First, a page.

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Thursday, 24 December 2020

What the markets are doing on 24 December 2020

Bloomberg’s take on risk in MENA for investors: Investors in regional markets have their work cut out for them in 2021 as bond issuances, budget deficits and geopolitical complexities heighten risks over the coming 12 months, Bloomberg reports. With the pandemic still raging and oil prices slumping again, public finances in the region are expected to come under further pressure and the trajectory of the economic recovery uncertain. Add a new White House incumbent with a new foreign policy to the mix, and 2021 may turn out to be just as turbulent as 2020.

Egyptian stocks are looking increasingly appealing: Although Gulf equities are still considered a little pricey compared to other emerging markets, Egypt and Dubai are singled out as having more attractive valuations than their GCC counterparts based on their solid fiscal positions, Dubai-based head of equity strategy at Tellimer, Hasnain Malik tells Bloomberg.

Also from the EM-verse:

  • Good news/bad news on the debt front: The number of emerging- and frontier-countries with distressed debt has more than halved to only six from as many as 19 in March, but many are still struggling with growing debt piles and their fiscal positions remain uncertain, according to Bloomberg.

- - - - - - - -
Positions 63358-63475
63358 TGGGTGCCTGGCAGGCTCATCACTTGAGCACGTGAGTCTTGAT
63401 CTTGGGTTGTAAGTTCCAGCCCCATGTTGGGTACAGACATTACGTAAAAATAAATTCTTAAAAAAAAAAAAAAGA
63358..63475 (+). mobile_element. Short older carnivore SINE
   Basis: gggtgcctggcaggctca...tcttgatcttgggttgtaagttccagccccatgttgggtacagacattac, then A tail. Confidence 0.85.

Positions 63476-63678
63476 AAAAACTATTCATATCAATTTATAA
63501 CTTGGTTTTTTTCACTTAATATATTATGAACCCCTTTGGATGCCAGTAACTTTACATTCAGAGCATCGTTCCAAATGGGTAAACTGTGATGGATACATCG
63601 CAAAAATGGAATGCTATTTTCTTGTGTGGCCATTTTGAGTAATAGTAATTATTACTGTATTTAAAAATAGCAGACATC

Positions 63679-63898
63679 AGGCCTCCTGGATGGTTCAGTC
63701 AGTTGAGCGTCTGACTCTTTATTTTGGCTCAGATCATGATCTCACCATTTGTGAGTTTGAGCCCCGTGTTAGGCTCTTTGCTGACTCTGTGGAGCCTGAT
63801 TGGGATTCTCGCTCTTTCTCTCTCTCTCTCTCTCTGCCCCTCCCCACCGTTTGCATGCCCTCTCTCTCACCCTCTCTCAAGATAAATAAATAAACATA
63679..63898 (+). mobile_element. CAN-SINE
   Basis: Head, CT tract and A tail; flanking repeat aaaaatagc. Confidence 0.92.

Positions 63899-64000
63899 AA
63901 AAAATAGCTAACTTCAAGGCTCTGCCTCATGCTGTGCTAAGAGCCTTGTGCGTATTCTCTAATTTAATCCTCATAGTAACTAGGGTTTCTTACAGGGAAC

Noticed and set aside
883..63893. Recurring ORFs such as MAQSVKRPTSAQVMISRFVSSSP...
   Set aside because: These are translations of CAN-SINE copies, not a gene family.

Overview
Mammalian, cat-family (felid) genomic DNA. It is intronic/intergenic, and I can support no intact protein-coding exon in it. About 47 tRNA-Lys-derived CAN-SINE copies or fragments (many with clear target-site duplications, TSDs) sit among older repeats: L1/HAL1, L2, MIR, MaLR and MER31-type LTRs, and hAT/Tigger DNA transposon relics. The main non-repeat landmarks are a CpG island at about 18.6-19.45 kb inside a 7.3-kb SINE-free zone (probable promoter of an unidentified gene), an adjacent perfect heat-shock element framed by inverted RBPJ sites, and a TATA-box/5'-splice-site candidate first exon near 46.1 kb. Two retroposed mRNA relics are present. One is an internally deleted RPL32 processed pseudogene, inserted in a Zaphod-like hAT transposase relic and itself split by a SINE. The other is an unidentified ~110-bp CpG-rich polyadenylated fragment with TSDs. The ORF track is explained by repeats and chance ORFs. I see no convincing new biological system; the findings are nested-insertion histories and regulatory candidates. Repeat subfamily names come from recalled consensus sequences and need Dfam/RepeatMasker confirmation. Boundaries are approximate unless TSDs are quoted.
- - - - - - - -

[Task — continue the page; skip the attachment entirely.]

• Ditto on remittances: Higher than expected remittances have helped cushion the blow of the pandemic in many EMs, but inflows remain under the threat of job losses in host countries, even as vaccines begin to be rolled out, writes’ Reuters Tom Arnold. Remittances into Egypt from migrant workers rebounded in the third quarter of 2020 after a 10% dip in 2Q2020.
  • But they still might be in better shape than the developed world: Surging infection rates in advanced economies and rising inflows into EM make the outlook for the asset class better than the developed world, JPMorgan’s managing director and head of Asia equity research James Sullivan tells Bloomberg (watch, runtime: 4:49).

Italy is 2021’s bond market darling: Bond traders plan to go all-in on long-dated Italian debt next year as investors search for investment-grade debt that actually pays a return, Bloomberg reported. In a world of negative interest rates, Italian bonds are one of the few investment-grade assets that investors don’t have to pay to hold, making them attractive despite the country’s uncertain economic, financial and political future.

Up

EGX30

10,678

+0.2% (YTD: -23.5%)

None

USD (CBE)

Buy 15.64

Sell 15.74

Up

USD at CIB

Buy 15.64

Sell 15.74

None

Interest rates CBE

8.25% deposit

9.25% lending

Up

Tadawul

8,721

+0.5% (YTD: +3.9%)

Up

ADX

5,142

+0.6% (YTD: +1.3%)

Up

DFM

2,512

+1.2% (YTD: -9.2%)

Up

S&P 500

3,690

+0.1% (YTD: +14.2%)

Up

FTSE 100

6,496

+0.7% (YTD: -13.9%)

Up

Brent crude

USD 51.14

+2.1%

Down

Natural gas (Nymex)

USD 2.61

-6.2%

Up

Gold

USD 1,867.90

+0.4%

Down

BTC

USD 23,280.71

-0.7%

The EGX30 rose 0.2% yesterday on turnover of EGP 1.1 bn (19.2% above the 90-day average). Regional investors were net sellers. The index is down 23.5% YTD.

In the green: Ezz Steel (+4.4%), Egyptian Iron & Steel (+2.9%) and Beltone Financial Holding (+2.6%).

In the red: Egypt Kuwait Holding (-1.3%), TMG Holding (-1.2%) and Ibnsina Pharma (-1.2%).

Asian markets are all in the green this morning with the exception of Shanghai, which is down slightly. Futures suggest that short trading days on Wall Street and in London will open in the green.

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